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To the untrained eye, the Sarajevo Haggadah might seem like something one would pass over on first glance. The cover is battered, the binding beat up; the thing looks like it’s been through the war. In an era when the book as a material object has begun to recede from view, we may well move on to something shinier, more readily accessible: a gently used copy of “The Hunger Games,” perhaps, or a download of the latest, hottest book for our e-reader.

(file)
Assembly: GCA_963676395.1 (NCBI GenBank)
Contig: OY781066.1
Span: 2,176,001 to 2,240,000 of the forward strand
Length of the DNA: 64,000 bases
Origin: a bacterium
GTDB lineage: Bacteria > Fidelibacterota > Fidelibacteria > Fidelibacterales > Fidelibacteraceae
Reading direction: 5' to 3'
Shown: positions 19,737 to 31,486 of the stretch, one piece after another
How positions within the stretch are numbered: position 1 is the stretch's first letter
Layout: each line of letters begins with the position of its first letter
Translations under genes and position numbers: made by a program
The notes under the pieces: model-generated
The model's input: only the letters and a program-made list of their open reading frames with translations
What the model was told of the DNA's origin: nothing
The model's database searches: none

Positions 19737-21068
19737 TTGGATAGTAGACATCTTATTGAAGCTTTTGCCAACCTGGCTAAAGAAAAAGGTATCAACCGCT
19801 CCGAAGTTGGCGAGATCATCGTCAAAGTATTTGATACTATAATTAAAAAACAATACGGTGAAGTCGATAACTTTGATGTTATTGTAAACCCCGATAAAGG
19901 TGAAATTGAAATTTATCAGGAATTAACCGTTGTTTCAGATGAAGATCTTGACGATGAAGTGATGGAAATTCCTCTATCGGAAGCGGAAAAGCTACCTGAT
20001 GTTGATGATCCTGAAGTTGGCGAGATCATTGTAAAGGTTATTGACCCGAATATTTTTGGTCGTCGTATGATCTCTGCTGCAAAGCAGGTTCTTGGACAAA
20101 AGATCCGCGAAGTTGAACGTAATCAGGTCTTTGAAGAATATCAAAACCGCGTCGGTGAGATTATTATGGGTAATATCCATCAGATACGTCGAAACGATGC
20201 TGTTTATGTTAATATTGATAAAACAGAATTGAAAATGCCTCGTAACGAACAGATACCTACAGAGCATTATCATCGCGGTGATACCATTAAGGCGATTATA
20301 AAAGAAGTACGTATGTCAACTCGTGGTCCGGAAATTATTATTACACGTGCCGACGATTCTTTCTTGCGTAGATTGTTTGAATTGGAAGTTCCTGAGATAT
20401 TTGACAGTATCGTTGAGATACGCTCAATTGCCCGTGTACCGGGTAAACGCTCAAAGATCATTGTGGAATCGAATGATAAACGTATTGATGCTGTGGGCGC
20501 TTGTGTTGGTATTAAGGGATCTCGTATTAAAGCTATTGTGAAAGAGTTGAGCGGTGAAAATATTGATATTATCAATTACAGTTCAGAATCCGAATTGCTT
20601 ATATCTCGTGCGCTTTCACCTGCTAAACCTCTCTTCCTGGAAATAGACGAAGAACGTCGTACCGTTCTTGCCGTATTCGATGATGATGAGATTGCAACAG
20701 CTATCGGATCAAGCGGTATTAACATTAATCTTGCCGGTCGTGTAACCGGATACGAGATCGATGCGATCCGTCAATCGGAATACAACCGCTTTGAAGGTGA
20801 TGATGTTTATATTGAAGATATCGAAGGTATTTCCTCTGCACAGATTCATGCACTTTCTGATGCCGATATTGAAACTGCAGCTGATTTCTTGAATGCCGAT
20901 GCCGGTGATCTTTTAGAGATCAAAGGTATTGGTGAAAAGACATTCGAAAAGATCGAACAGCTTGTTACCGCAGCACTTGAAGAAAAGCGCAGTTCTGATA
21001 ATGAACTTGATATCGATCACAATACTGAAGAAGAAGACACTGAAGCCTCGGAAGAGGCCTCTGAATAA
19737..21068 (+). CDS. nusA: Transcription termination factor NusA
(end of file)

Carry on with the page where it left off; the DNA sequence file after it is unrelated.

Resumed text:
But in passing over the worn, delicate volume, we’d be missing something extraordinary: the opportunity to come face to face with a medieval codex, the calfskin pages of which vibrate like a series of hallucinations, adorned with scenes from the Old Testament and illuminated with copper and gold. It’s the sort of beauty, found in unexpected places and times, that takes your breath away. And while we’re on the subject, it has been through the war.